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This is especially true for solid-tumor cancers, like breast, colon, and lung cancer, and sarcoma. Doctors know a lot about how these cancers grow or shrink over time and how they respond to treatment. They have found that treatment after treatment offers little or no benefit. If you have had three different treatments and your cancer has grown or spread, more treatment usually will not help you feel better or increase your chance of living longer.

Instead, more treatment could cause serious side effects that shorten your life and reduce the quality of the time you have left.

Still, almost half of people with advanced cancer keep getting chemotherapy—even when it has almost no chance of helping them. They end up suffering when they should not have to.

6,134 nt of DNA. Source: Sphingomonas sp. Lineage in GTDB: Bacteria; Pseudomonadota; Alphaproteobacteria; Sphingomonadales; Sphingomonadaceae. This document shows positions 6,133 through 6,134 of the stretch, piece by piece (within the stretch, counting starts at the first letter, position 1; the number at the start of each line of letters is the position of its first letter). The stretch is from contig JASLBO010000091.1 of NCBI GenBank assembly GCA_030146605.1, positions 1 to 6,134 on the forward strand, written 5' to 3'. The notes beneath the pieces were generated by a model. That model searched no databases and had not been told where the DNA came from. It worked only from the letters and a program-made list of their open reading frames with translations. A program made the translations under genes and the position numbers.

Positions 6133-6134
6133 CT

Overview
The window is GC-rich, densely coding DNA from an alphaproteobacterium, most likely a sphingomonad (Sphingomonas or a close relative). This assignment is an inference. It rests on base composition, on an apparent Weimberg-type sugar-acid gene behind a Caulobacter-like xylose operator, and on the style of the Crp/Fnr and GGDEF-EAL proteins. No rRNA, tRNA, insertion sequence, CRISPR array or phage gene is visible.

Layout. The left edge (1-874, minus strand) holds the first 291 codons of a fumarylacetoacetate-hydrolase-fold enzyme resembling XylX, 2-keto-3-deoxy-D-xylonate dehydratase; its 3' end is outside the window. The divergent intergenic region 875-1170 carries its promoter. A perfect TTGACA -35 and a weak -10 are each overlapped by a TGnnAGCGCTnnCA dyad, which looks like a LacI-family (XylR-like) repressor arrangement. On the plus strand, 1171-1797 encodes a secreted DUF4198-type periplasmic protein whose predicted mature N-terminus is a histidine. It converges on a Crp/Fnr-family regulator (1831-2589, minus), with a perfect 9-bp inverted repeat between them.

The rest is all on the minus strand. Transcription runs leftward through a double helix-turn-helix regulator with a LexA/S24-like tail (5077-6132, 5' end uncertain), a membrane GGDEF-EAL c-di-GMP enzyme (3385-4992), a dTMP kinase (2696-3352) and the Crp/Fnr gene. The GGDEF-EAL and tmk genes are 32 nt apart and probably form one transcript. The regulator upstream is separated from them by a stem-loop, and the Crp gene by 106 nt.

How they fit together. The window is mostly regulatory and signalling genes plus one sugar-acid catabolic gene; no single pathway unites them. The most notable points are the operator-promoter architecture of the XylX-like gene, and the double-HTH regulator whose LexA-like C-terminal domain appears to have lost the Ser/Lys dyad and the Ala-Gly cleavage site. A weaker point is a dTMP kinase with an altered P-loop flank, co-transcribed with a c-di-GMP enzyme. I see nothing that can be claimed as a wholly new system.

For Professionals

It can be hard for both the patient and the doctor to talk about stopping treatment for the cancer and focus on end-of-life care. You may need to start the discussion. Your doctor should give you clear answers to any questions you ask.

Breast Cancer Treatment Plan

You need to understand how advanced your cancer is. Ask your doctor about the stage of your cancer and how much it has spread.

You are here